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Christmas Gift Guide

Microsoft CEO Steve Ballmer

New Start page

App list

E-mail

Calendar

Hubs

Status symbol

Xbox Live integration

Music + Video

Pictures Hub

Office Hub

At Mobile World Congress 2010, Microsoft took the wraps off Windows Phone 7. Microsoft CEO Steve Ballmer was in Barcelona for the reveal and also talked about how the OS came to be.
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Windows Phone 7 looks like nothing past variations of Windows Mobile, which is a good thing. The new Start page features dynamic tiles that constantly updates information and is totally customizable. One of the key principles the design team kept in mind when creating Windows Phone 7 was making an OS that was elegant, simple, and relevant.

Also of note, all Windows Phone 7 series devices will only have three navigation controls--Back, Start, and Search--and while OEMs can customize the OS, they won't be able to replace it. Microsoft wants to keep the user experience consistent on all its devices.
Caption by / Photo by Bonnie Cha/CNET
Another aspect of Windows Phone 7 is that the user interface is chromeless. Microsoft stripped away everything you don't need, removing the borders and virtual Start button. Now, you simply have to swipe to the right of the Start page to get a list of all your apps.
Caption by / Photo by Bonnie Cha/CNET
Here is a view of the new e-mail in-box. Microsoft has made it easier to perform simple tasks like deleting e-mail. You can simply tap to the left of a message and a check box next will appear so you can select one or multiple items for deletion.

Another element the design team kept in mind with Windows Phone 7 is typography. Though it may not be at the forefront of many people's minds,  Microsoft made type a strong element of the OS to help people navigate the phone. We certainly found it to be attractive and modern, making it a more pleasant experience to use the phone.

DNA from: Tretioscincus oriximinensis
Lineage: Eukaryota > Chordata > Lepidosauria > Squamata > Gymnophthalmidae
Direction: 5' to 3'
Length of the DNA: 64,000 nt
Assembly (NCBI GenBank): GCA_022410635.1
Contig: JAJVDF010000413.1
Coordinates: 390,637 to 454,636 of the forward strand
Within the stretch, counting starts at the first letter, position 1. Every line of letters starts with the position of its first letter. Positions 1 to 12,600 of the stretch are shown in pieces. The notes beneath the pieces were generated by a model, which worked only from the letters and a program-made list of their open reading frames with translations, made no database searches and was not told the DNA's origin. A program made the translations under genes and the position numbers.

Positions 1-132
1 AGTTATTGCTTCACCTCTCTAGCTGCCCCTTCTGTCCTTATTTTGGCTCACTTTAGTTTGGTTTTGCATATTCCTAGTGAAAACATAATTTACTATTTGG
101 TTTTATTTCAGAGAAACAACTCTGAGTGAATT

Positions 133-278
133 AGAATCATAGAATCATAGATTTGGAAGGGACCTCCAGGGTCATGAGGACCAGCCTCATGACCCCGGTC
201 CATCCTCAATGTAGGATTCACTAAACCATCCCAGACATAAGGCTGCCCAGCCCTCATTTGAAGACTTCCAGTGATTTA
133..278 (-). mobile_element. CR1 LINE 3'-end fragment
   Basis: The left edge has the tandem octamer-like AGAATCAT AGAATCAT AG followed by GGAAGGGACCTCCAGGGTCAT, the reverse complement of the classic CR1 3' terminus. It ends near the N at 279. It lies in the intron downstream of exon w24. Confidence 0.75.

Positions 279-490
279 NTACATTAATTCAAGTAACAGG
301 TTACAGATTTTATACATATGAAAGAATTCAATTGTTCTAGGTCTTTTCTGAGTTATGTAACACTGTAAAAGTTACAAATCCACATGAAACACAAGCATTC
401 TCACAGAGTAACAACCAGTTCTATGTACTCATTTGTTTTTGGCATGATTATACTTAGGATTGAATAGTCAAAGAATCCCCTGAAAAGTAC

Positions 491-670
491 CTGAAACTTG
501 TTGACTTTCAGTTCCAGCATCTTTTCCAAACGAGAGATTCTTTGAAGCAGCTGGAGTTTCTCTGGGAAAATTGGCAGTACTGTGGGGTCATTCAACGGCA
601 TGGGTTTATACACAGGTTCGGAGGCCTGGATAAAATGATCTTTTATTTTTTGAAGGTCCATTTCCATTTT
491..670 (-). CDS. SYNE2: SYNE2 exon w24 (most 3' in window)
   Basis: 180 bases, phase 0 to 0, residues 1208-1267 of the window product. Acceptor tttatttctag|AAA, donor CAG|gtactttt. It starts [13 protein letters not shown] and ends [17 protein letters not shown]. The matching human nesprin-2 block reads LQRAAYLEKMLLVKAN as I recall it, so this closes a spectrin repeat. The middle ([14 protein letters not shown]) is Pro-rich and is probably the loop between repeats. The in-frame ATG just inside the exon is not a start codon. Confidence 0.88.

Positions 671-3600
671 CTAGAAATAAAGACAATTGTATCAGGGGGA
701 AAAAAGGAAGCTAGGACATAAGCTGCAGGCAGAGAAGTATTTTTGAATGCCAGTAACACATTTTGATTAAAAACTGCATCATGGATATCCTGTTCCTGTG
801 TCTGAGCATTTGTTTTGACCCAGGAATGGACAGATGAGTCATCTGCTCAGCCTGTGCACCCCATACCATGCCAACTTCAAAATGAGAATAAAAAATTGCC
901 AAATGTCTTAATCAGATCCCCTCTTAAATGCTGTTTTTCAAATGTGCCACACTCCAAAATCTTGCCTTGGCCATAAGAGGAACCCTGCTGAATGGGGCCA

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Here is a view of the new Calendar. Across the top of each app you're in, you'll find what Microsoft calls Pivots, which helps you navigate to the various options of whatever program you're working in. There's also an app bar at the bottom within each hub or app to perform tasks.
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Microsoft created six "hubs" for the Windows Phone 7 series: People, Pictures, Games, Music + Video, Marketplace, and Office. Each hub brings together related content into a single view. For example, the People Hub brings together your contacts and integrates anything associated with them, such as updates from social networking sites and photos.
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There's also a section where you can update all your various social networking sites in one fell swoop.
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Xbox Live integration will be on all Windows Phone 7 series devices. The Games Hub gives you access to Xbox Live games and the ability to see a gamer's avatar, achievements, and gamer profile, among other things.
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During the press conference, Microsoft proclaimed that every Windows Phone 7 series handset will be a Zune and will work just like a Zune HD. You'll get access to online music services, a built-in FM radio, and Zune Social, as well as third-party plug-ins, such as Pandora. With the announcement of Windows Phone 7, Microsoft also revealed that it will take its Zune desktop software international and this will be the client for syncing your phone to your PC (both wired and wirelessly). No more ActiveSync.
Caption by / Photo by Microsoft
The Pictures Hub brings together all your photos and videos and allows you to upload them to your favorite social networking sites.

On a side note, the idea of motion was built into the Windows Phone 7 user experience, bringing turnstile animation as you go through the phone's various hubs and menus. It's quite attractive, but it also slows down the flow a bit.
Caption by / Photo by Bonnie Cha/CNET
While Windows Phone 7 offers a much more consumer-friendly experience, it's still very much a business-capable operating system. The Office Hub provides the usual Office suite but also includes OneNote and SharePoint Workspace, allowing you to view, edit, and share documents.
Caption by / Photo by Bonnie Cha/CNET
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